Ishikari Bay Loop Daytrip Skate/Cycle Tour (Sapporo City)

Posted on Jun 16, 2013
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Posted on Jun 16, 2013

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NOTE: Japan Road and Traffic Law prohibits the use of skateboards on highly trafficked roads and sidewalks. I’ve once been asked to find a less busy place to skate (when skating during commuting hour in central Nagoya), so it pays to be informed and respectful. See our notes on Japan road law regarding skateboards here. The riverside cyclepaths and stopbank roads in this route guide are not likely to be considered highly trafficked. Take care on the inner city sections at the start of the route when getting to the river path.

This cycle route in Sapporo City and Ishikari City follows traffic-free cycleways, riverside paths, and stopbank access roads. Expect birdwatching opportunities, hotsprings, ocean swimming, a chocolate factory, and locations for wharf fishing. We create a loop via the Toyohira River (豊平川), Ishikari River (石狩川), Ishikari Bay beach (石狩湾砂浜), and Shinkawa River (新川). Sometimes the thought of getting out of Sapporo City by human power can be daunting, but this route proves otherwise. The pavement is smooth enough even for keen long-distance skateboarders - two of us did this 70km route on longboards, with the others on a mix of road bikes and mama-chari.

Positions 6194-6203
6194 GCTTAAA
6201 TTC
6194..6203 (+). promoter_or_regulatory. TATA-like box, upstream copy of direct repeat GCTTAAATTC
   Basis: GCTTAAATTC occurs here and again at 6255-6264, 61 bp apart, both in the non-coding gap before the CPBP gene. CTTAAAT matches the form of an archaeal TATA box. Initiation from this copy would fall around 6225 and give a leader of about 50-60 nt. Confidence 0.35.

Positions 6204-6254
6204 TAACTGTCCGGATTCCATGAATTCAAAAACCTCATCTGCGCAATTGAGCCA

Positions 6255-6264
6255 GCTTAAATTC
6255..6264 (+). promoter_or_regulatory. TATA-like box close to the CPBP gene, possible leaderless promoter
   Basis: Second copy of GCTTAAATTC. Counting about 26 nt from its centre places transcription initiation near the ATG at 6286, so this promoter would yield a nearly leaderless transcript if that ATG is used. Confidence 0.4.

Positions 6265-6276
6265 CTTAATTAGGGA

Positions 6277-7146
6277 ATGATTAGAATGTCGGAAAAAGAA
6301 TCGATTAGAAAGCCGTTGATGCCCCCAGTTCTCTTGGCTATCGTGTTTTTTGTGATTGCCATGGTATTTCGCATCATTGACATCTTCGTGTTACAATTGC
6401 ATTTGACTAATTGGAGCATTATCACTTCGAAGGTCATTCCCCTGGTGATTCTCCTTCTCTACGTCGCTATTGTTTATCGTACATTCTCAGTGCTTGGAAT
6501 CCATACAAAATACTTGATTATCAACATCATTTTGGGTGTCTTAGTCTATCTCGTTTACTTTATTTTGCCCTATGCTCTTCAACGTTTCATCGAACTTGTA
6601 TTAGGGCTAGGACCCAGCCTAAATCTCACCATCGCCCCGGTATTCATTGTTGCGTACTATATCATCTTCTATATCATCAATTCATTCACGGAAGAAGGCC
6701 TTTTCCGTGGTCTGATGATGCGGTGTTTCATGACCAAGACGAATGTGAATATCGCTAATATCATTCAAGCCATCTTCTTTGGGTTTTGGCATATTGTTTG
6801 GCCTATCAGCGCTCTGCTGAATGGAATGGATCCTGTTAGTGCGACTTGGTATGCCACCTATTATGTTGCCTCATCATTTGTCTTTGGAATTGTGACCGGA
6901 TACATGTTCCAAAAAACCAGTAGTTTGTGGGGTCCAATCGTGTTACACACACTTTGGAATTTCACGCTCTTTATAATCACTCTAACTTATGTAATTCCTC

Last updated Nov 23, 2018

Route Map

Need to know details


This cycle daytrip makes a big loop around the northwestern suburbs of Sapporo City via the Toyohira River (here), Ishikari River (here), and Ishikari Bay (here). It starts and finishes at Sapporo Station (here).

General notes

Dedicated cycling infrastructure in Hokkaido is similar to elsewhere in Japan – mostly non-existent anywhere that commuters or heavy cycle users would want it to be. However, there are plenty of recreational paths around, particularly on river banks and stopbanks. In Sapporo, the Toyohira River and Ishikari River are two such rivers that have cycle paths or at least very low-trafficked access roads along them. This routes connects some of those paths together for a mostly traffic-free 65km ride around Sapporo City. There’s a little more traffic in places along the Ishikari Bay waterfront, but it’s all ‘leisure’ traffic, consisting of well-behaved daytrippers and people out fishing.

Swimming in Ishikari Bay: At the northern end of the bay, close to the onsen, the swimming is acceptable. The sea along the Ishikari Bay coast is not as impossibly clear and beautiful as the nearby Shakotan Peninsula, but it is a decent, run-of-the-mill beach. Avoid swimming at the southern end of the beach near the Shinkawa River mouth. I went for a dip there on an overnight walk to Ishikari Bay (story here), but regretted it – the Teine settling ponds run into the Shinkawa River, so the water does have a stale aroma to it.

Highlights of this route include quiet cycleways and paths, Royce Chocolate factory store (here), birdwatching, and the ocean.

Route markers

This is not a marked cycle route. However, it is generally possible to just follow your nose along the banks of the rivers on the paved surfaces.

Route Timing

It’ll depend on how fast you cycle and how much time you spend swimming (or soaking in the onsen), but I would allow a solid 7 hours for this trip. This will allow for a leisurely pace.

Physical maps